|Editor's note: John Kolinski is the 2002 Professional
Walleye Trail Angler of the Year, the 2003 Illinois River
RCL winner and a 17-time championship qualifier. He is
the only anger to fish the PWT and B.A.S.S. at the same
time. His articles can be read in numerous Midwestern
outdoor publications and at several web sites. Kolinski
is sponsored by Triton Boats, Mercury Motors, Lowrance
Electronics, Yo-Zuri fishing line, Normark/Storm Lures,
MinnKota, Lindy Legendary Tackle, Tempress Rod Holders,
Off-Shore Planer Boards, Optima Batteries and Panther
|Poker stars Phil Hellmuth, Doyle Brunson and Johnny Chan could
have been great tournament anglers.
With each new hand, they gather and process the information
they know to be fact and develop a strategy. As the hand plays
out, they apply instinct and intuition to improve their odds.
They know when to hold 'em and when to fold 'em, and when the
dealing's done, they are often the players counting tall stacks
of chips while others lament the mistakes that left them with
Late-summer walleye fishing is a gamble, too. It's all about
getting a read on the situation and then putting your expertise
and experience into play.
||One of the games walleyes play this time
of year is like an old-fashioned, high-low poker game.
Our challenge isn't so much how to catch them as deciding
when to go high and when to go low.
There is no question that walleyes are often suspended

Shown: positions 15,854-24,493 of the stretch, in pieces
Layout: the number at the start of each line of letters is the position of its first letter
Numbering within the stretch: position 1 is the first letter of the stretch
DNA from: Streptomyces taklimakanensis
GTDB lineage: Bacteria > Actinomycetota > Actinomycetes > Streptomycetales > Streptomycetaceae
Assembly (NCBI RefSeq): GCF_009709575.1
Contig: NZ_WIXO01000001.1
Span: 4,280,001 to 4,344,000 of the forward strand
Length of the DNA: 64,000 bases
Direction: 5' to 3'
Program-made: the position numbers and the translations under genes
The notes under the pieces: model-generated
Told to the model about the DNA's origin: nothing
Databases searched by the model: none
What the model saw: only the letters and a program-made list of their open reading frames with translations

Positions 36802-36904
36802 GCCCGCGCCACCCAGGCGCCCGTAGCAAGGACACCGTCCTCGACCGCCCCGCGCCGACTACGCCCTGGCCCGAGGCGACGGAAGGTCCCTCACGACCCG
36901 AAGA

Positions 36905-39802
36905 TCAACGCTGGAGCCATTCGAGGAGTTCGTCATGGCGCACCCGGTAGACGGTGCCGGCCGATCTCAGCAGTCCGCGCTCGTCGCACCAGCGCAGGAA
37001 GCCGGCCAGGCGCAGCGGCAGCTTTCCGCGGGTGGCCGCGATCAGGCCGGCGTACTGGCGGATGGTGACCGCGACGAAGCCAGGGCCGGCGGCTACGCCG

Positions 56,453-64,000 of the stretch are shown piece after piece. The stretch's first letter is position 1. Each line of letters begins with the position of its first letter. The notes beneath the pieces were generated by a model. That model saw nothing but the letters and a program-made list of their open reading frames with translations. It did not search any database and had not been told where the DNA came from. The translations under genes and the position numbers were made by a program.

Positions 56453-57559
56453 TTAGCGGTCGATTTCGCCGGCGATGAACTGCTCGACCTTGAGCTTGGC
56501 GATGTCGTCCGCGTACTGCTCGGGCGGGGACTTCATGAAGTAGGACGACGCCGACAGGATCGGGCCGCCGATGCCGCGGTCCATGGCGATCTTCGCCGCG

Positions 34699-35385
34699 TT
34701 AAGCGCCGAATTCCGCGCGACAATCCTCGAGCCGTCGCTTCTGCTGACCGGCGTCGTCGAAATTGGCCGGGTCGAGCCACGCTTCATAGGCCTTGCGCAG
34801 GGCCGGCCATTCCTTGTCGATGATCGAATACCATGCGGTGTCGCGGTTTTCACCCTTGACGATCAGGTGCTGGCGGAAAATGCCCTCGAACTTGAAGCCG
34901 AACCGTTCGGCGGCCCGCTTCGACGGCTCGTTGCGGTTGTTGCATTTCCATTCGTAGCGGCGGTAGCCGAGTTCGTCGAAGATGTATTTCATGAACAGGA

during the warmest part of the open-water season.
In smaller bodies of water, stratification is the primary
reason as fish seek layers of water with adequate oxygen.
In larger bodies of water, a combination of comfort and
the availability of forage are at work.
From the Great Lakes to reservoirs and huge inland lakes
like Winnebago, Mille Lacs and Lake of the Woods, it's
not uncommon for the screen on my Humminbird sonar unit
to be littered with fish in certain areas. Typically,
they'll be scattered from about 10 feet down all the way
to the bottom. Any fish higher in the column are probably
moving away as the boat approaches and not showing up
without Humminbird's side-imaging technology.
These fish also tend to be loosely schooled, meaning they are
scattered over a sizeable area. That makes trolling the best
Each day is different, so it's sound strategy to start with
a set-up that covers a broad range of depths. And don't read
too much into what you see with the naked eye. There are no
foolproof indicators that reveal where the suckers are sitting
at this metaphorical card table.
Bug hatches that attract baitfish and provide food will at times
bring walleyes close to the surface. So will slight algae blooms
or a nice chop on the surface that break up the penetrating
rays of sunlight.
However, I've also seen far too many days when it's been flat,
calm, sunny and blistering hot when the most active walleyes
were just a couple of feet below the surface. And I've seen
just as many days when, despite the generally accepted indicators
of a high-column bite, the only fish I've been able to catch
were those in the middle or near the bottom.
Set up an initial spread that targets the fish you can see on
sonar. Keep in mind that walleyes, like most gamefish species,
have eyes near the top of their heads. That means they see what's
above them better than they see what's below them, and our trolling
presentations should take that into account. A walleye will
raise 10 feet before it will descend a foot to take a bait.
And while 30-inch walleyes can be mixed right in with 15-inchers
when they are active, they often settle in closer to the bottom
when they've had their fill. Put the right bait in front of
them and they can still be caught.